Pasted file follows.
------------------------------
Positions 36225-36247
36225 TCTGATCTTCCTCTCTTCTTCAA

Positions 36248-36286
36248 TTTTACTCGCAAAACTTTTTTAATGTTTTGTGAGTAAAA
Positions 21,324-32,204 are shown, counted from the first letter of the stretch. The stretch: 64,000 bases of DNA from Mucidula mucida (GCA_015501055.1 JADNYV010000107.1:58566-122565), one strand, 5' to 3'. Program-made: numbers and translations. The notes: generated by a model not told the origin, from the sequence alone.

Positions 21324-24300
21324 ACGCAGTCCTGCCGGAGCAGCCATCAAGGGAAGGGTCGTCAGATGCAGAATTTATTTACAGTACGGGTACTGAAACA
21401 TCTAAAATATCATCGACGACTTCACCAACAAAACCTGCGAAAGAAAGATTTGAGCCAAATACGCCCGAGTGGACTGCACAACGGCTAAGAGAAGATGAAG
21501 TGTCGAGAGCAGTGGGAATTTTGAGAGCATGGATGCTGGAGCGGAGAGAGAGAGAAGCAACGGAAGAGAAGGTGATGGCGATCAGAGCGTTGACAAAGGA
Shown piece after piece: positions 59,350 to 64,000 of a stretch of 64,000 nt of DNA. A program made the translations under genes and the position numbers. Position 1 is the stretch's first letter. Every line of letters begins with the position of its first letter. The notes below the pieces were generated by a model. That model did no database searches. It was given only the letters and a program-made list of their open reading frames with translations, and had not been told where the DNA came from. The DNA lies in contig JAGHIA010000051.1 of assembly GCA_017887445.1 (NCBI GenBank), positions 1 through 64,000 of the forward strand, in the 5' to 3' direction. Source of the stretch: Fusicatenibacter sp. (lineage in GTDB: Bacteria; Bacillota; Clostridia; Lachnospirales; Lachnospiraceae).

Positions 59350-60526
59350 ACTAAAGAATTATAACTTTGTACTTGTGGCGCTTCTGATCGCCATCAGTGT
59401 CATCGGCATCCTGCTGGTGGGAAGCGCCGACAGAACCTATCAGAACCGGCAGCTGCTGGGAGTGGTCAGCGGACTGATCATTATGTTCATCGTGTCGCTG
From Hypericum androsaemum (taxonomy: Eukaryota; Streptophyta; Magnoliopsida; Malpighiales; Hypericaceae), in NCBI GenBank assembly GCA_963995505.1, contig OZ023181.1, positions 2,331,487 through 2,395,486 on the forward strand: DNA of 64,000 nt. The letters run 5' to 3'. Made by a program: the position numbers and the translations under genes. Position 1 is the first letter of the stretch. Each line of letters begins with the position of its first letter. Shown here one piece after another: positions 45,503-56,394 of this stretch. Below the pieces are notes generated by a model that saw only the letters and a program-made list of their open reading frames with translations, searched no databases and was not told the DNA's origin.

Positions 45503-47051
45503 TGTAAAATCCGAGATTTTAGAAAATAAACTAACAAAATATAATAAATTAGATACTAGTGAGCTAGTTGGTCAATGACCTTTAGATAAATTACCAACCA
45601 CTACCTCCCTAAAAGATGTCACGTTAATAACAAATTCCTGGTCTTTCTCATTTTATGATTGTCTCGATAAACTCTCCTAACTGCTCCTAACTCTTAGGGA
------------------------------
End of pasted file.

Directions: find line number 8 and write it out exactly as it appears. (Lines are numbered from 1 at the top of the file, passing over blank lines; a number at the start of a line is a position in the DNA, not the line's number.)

21401 TCTAAAATATCATCGACGACTTCACCAACAAAACCTGCGAAAGAAAGATTTGAGCCAAATACGCCCGAGTGGACTGCACAACGGCTAAGAGAAGATGAAG